Reports of Java’s death greatly exaggerated – and here’s why
ZeroTurnaround Java engineer Arnel Pällo sparks emotive debate regarding the state of Java
It’s an old, old fabrication – Java is on its last legs. At death’s door if you will. Some have even harshly dubbed it the ‘COBOL of the 21st century’. If we’re honest, the Java bashing has become rather wearisome so it was great to see a riposte from Arnel Pällo at ZeroTurnaround reassuring us that Java was not dead but in fact, very much alive.
Java is not dead…in fact, it’s got more than enough energy to kick your app in the butt. Too often, critics focus on niche issues and make unfair comparisons to other technologies or languages that do not have the same level of widespread use, applicability or history as Java. It’s like comparing a car to a carpet.
For all the qualms with Java and the JVM, the fact remains: Java has become the people’s choice with over 9 million Java developers worldwide according to Oracle statistics. Arnel makes a pretty strong case for why this might be: ’consider the widespread applicability and excellent engineering behind the JVM platform, the clarity of syntax, the rich ecosystem of tools and libraries’.
Arnel goes convincingly through Java’s best attributes, point by point. But here’s a synopsis of why Java isn’t on its deathbed just yet.
- The Java platform is an engineer’s dream
The HotSpot JVM is a marvellous piece of engineering. It does stuff the CLR can only dream of and is so heavily optimised that often Java apps can even match the performance of C programs. Also, there is quite a selection of other virtual machines available (such as JRockit, Zing), should your environment have some specialized requirements.
Secondly there’s a multitude of JVM-based languages, which makes the platform even more amazing. It goes way beyond the famous ones like Groovy, Jython, JavaFX and Scala. Java now includes such treats like invokedynamic opcode and the java.lang.invoke package, making it easier to build dynamic languages for the JVM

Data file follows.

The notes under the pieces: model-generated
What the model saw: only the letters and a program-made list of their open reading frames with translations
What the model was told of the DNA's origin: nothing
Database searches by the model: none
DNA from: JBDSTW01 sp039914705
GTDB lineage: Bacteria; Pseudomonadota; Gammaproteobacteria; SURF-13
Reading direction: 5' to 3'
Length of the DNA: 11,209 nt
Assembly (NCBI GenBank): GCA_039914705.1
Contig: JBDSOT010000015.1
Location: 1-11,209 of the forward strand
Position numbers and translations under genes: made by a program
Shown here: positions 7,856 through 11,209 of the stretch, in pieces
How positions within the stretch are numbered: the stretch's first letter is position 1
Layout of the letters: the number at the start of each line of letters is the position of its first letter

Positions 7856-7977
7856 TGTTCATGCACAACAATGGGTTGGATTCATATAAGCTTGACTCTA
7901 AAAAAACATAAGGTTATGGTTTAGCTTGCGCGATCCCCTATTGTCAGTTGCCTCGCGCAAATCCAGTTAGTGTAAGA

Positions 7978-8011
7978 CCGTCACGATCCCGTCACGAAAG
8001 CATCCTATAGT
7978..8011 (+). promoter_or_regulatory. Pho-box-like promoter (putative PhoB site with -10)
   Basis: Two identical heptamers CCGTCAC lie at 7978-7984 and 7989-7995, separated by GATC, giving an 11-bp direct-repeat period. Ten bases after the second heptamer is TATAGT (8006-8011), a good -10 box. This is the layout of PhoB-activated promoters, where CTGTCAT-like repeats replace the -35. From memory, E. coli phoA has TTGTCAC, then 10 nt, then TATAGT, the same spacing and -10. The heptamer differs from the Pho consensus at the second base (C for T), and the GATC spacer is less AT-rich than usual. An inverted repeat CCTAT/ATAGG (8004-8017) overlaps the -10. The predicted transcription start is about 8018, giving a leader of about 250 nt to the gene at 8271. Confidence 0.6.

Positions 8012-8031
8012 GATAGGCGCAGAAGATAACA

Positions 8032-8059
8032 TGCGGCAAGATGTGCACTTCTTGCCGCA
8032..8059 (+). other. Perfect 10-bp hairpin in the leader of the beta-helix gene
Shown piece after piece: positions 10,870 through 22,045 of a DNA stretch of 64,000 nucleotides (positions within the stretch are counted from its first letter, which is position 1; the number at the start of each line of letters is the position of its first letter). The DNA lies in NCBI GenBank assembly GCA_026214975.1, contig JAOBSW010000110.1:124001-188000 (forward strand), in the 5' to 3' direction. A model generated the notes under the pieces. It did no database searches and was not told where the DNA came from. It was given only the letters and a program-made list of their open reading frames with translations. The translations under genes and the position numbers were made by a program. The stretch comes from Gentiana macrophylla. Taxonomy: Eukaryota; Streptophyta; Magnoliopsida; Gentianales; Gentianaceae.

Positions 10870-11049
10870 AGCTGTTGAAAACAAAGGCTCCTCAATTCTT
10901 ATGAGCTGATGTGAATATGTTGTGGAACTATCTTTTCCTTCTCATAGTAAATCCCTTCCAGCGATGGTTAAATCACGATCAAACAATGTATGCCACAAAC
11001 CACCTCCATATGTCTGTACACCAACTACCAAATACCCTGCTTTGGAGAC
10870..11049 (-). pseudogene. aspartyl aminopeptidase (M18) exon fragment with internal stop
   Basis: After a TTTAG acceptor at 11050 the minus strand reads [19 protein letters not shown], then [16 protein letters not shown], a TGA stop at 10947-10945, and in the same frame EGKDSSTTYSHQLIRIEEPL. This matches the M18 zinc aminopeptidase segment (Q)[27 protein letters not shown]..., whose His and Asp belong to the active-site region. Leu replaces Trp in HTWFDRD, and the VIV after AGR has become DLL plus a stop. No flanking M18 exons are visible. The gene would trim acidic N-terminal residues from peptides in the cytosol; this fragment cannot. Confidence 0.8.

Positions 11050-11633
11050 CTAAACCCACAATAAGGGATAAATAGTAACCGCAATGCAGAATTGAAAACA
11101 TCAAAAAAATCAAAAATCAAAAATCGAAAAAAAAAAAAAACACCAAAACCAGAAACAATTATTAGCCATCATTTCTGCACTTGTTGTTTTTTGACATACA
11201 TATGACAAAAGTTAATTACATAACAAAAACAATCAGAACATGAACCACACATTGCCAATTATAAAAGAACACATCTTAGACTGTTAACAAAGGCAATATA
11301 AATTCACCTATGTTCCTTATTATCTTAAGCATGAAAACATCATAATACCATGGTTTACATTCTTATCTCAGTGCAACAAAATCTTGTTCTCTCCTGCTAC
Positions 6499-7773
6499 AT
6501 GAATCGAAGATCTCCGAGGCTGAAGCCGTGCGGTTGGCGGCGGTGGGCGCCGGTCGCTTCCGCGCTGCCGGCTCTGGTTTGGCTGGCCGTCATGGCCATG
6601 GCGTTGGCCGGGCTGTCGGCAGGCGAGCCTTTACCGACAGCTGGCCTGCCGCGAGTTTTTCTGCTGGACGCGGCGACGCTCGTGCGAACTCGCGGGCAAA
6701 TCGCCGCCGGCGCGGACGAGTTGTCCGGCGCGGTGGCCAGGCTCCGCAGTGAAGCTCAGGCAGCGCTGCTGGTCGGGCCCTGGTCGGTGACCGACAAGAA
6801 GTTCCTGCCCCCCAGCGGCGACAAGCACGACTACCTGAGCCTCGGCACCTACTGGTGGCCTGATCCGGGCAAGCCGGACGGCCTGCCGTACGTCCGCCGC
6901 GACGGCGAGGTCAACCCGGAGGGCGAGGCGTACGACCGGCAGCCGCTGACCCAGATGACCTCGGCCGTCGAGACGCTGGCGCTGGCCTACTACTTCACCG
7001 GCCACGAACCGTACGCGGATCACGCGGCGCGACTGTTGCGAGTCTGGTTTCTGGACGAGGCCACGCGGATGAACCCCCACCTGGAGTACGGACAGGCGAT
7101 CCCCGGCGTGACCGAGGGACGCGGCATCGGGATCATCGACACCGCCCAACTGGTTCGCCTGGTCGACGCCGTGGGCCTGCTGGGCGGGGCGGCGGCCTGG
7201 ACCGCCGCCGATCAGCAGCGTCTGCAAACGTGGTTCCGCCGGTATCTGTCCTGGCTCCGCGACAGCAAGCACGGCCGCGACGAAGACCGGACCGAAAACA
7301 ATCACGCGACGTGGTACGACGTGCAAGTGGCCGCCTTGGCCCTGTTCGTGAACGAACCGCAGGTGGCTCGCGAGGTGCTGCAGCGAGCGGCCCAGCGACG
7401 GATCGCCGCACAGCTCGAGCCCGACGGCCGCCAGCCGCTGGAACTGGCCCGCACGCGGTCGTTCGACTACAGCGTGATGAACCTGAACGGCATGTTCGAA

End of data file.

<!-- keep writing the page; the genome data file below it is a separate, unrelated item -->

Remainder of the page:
- Java is verbose? Of course it is!
People say Java is so verbose, and it slows them down. Critics often refer to the strong static typing and lack of bleeding-edge features in the language. However, I believe this is actually deliberate and a good feature of Java.
Dynamic languages are popular when starting a new small project, but consider this – with the help of modern frameworks and proper tools (i.e. consider using an IDE instead of Notepad), creating a “Hello Guestbook” type of application in Java is a simple, 10-minute affair.
- Java is verbose but with that comes strength
Writing Java code is fast when using a modern IDE (Eclipse, Netbeans, IntelliJ). All of them have code completion and shortcuts that take much verbosity-related angst out of your day. Using relatively modern (i.e. less than 3 years old), versions of Spring and Hibernate, you don’t need to write five miles of xml to have red buttons with rounded corners (it has never been that bad but people love exaggerating). You can use annotations most of the time. Even when you need applicationContext.xml, using a Spring IDE plugin makes that a breeze. With JEE 6, you don’t even need a web.xml. Even if you have to use an older servlet spec, IDE will generate web.xml for you. It can generate a project layout and add servlets just like Grails’s command line console, but better.
That’s just taking parts of Arnel’s look Java’s plus points – reading the whole article certainly brings a cogent argument to the fray in support of the language. The thematic comments nearly all bring worthwhile points to the debate too, so it’s worth your while getting involved.
Through the combination of all these things, Java has becoming a flourishing hub for creativity, always trying to better itself for the greater good of those within the ecosystem. Any naysayer is spouting pure fallacy, or at the very least basing their judgement on subjectivity, after a bad experience with Java. An often-cited flaw with Java is its speed, but how empirical is that complaint? People said it in 1997 and Java is still here – shapeshifting over the years to meet the demand of those using it. With Java 8 on the way next year, bringing with it a raft of further enhancements, Java isn’t dead – in fact it’s been given new blood.
Do you believe Java has had its day in the sun? Is it dying or in better health than ever? Tell us your thoughts below.